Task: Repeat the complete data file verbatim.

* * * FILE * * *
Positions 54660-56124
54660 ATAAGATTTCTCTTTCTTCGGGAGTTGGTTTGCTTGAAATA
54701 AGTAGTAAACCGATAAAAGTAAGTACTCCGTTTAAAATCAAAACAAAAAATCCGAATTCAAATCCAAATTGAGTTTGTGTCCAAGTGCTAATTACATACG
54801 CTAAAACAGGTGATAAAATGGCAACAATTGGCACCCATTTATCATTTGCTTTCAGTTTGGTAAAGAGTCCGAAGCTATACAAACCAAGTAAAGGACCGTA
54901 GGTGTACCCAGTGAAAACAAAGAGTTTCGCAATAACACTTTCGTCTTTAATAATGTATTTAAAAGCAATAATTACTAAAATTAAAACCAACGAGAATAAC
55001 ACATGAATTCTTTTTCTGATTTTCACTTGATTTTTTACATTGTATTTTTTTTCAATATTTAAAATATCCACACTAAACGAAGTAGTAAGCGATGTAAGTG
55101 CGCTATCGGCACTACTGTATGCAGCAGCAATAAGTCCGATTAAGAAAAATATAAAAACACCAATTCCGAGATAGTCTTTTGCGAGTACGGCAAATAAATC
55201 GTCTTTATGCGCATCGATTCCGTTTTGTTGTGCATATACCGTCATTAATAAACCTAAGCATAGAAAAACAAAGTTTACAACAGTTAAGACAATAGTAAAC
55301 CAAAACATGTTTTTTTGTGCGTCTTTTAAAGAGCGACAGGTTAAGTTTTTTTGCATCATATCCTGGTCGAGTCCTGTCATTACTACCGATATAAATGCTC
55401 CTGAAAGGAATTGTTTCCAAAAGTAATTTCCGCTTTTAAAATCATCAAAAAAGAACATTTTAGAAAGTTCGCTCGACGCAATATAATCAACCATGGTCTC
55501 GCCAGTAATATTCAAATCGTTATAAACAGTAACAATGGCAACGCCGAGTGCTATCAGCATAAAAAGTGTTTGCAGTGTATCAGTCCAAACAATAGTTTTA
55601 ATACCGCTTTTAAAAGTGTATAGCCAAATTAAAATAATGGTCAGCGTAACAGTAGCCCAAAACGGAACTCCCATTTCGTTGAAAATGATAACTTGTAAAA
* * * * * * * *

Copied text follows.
Positions 54660-56124
54660 ATAAGATTTCTCTTTCTTCGGGAGTTGGTTTGCTTGAAATA
54701 AGTAGTAAACCGATAAAAGTAAGTACTCCGTTTAAAATCAAAACAAAAAATCCGAATTCAAATCCAAATTGAGTTTGTGTCCAAGTGCTAATTACATACG
54801 CTAAAACAGGTGATAAAATGGCAACAATTGGCACCCATTTATCATTTGCTTTCAGTTTGGTAAAGAGTCCGAAGCTATACAAACCAAGTAAAGGACCGTA
54901 GGTGTACCCAGTGAAAACAAAGAGTTTCGCAATAACACTTTCGTCTTTAATAATGTATTTAAAAGCAATAATTACTAAAATTAAAACCAACGAGAATAAC
55001 ACATGAATTCTTTTTCTGATTTTCACTTGATTTTTTACATTGTATTTTTTTTCAATATTTAAAATATCCACACTAAACGAAGTAGTAAGCGATGTAAGTG
55101 CGCTATCGGCACTACTGTATGCAGCAGCAATAAGTCCGATTAAGAAAAATATAAAAACACCAATTCCGAGATAGTCTTTTGCGAGTACGGCAAATAAATC
55201 GTCTTTATGCGCATCGATTCCGTTTTGTTGTGCATATACCGTCATTAATAAACCTAAGCATAGAAAAACAAAGTTTACAACAGTTAAGACAATAGTAAAC
55301 CAAAACATGTTTTTTTGTGCGTCTTTTAAAGAGCGACAGGTTAAGTTTTTTTGCATCATATCCTGGTCGAGTCCTGTCATTACTACCGATATAAATGCTC
55401 CTGAAAGGAATTGTTTCCAAAAGTAATTTCCGCTTTTAAAATCATCAAAAAAGAACATTTTAGAAAGTTCGCTCGACGCAATATAATCAACCATGGTCTC
55501 GCCAGTAATATTCAAATCGTTATAAACAGTAACAATGGCAACGCCGAGTGCTATCAGCATAAAAAGTGTTTGCAGTGTATCAGTCCAAACAATAGTTTTA
55601 ATACCGCTTTTAAAAGTGTATAGCCAAATTAAAATAATGGTCAGCGTAACAGTAGCCCAAAACGGAACTCCCATTTCGTTGAAAATGATAACTTGTAAAA